Background: The shape of the head is determined by the interface between the exposed bony surfaces of the skull and the overlying temporal muscles on its sides. This creates five surfaces (four sides and a top) which influences the appearance of the head from 360 degree viewing angles. Because any one of these skull surfaces connects with any least three of the other surfaces the shape of one influences the shape of the others. A dramatic example of this interaction is seen in plagiocephaly the most well known skull shape deformity. (The flat side of the back of the head results in a similar but usually less flattening effect on the contralateral forehead)
One underappreciated relationship of the skull surfaces is that of the temporal muscle. These bilateral non-bony sides of the skull do have an underlying bony component but the thick temporal muscles are far more responsible for what is seen on the outside. The origin of the temporal muscle is at the long raised bony temporal lines that run from the brow bones anteriorly to the back of the head. The location of the bony temporal on the sides of the head determines the length of the temporal muscle as well as the shape of the head as seen in the frontal view. The higher the bony temporal line the more convex or even more square head shape that results. The lower the bony temporal line the less convex and even V-shaped the head becomes.The low temporal line, which creates a steep or deficient parasagittal bone shape, can make the sagittal ridge appear raised. (pseudo sagittal crest head shape)
What happens to the temporal muscle when the bony temporal line is low? In many cases it is less in overall volume and the sides of the head simply become more narrow. But in outer cases, usually larger males with bigger overall skulls, the tenporal muscles bulge out as their volume is the same but they have less length one which to cover. This creates an abnormal transition between the top and sides of the head where a temporal muscle bulge occurs with a low almost V-shape groove along the bony temporal line. The apparent thickened upper portion of the temporal muscle could be reduced (not easily) or it can be covered over or augmented by a skull augmentation method that allows transitions over onto the upper portion of the temporal muscle. (more easily achieved) Which method is aesthetically best can be determined by preoperative imaging. But in the vertically short head an augmentation approach can be more effective.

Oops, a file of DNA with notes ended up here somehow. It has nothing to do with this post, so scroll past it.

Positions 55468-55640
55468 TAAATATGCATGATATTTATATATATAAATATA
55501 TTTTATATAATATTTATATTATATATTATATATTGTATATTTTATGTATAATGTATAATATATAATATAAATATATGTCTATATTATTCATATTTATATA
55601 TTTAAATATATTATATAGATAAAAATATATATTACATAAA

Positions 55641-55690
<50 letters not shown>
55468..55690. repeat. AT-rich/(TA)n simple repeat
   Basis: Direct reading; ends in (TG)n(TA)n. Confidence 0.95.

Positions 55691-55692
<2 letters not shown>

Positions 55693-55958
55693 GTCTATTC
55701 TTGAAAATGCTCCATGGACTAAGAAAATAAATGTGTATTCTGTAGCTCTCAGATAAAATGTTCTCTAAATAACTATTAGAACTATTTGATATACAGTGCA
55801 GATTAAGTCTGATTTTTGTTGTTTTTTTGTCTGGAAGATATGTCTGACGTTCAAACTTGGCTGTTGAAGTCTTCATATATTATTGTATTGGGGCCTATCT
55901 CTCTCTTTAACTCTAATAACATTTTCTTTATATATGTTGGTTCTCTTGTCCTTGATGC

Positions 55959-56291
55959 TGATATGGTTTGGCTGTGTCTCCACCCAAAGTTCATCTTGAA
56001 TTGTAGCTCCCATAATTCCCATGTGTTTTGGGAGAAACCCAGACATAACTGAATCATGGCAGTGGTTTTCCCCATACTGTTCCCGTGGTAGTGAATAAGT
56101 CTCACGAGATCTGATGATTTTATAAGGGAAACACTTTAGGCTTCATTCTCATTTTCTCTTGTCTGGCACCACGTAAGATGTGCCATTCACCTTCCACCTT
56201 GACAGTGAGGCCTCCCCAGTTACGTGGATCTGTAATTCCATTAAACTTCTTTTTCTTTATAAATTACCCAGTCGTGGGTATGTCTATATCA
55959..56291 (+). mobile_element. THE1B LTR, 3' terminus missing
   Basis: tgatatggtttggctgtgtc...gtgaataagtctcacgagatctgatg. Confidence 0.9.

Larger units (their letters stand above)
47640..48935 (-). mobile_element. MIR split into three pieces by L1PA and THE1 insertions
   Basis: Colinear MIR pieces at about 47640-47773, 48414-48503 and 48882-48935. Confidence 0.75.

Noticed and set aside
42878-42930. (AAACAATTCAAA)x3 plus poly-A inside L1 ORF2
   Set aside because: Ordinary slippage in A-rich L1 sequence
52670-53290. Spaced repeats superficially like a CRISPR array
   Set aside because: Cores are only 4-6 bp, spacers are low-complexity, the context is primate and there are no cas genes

Case Study: This male desired a change in the shape of his head. He desired a smoother shape of his head in the front view and some augmentation to the back of his head. The nona-smooth transition of the bony skull to the muscle on the sides was very clear with bulging of the upper part of the temporal muscle and a lower temporal line.
His 3D CT scan showed a short skull height with wide temples. The bony temporal line looked almost indented due to the muscle bulge along its sides.
A custom skull implant was designed to cover the entire top of the head from the upper forehead all the way to the back down to the lambdoid suture line. The implant design extended beyond the bony temporal line onto the temporal muscles. The goal being to smooth over the transition between the sides and top of the head as well as give some added skull height. Total implant volume was 100ccs.
Under general anesthesia and through a 9cm scalp incision placed anterior to the crown of the head wide subperiosteal undermining was done from the brow bones in front down to nuchal ridge in back. Dissection was carried onto the deep temporal fascia on the sides. Comparing the skull implant to the side of the incision showed quite a discrepancy.
Getting the implant through the incision relies on the deformability of the solid silicone material. While getting it through the incision is a feat onto itself, it is even more challenging to get it fully unfolded and then into proper position as per the design…without being able to visualize most of the implant.
After placement and scalp incision closure the change in the shape of his head could be seen with a smoother convex shape.
In improving an abnormal head shape large areas of the skull usually need to be covered to achieve the effect. The surface area of coverage is often more important than any specific area of implant thickness. Going over onto the side of the head, as done in this case, may be needed and this poses some unique considerations. The augmentation needs to be on top of the muscle and never underneath it if a smooth contour is to be achieved across the bony temporal line. It takes a soft material that can be made with a fine edge to have smooth transition onto a soft tissue surface.
1) The wide flat head shape can be associated with apparent thick temporal muscle protrusions due to a low bony temporal line.
2) A custom skull implant design can smooth out the transition between the temporal muscles and the bony skull on top to create a smoother head shape.
3) Placing a long relatively thin skull implant through a limited scalp incision poses challenges that requires experience and persistence to overcome.
Dr. Barry Eppley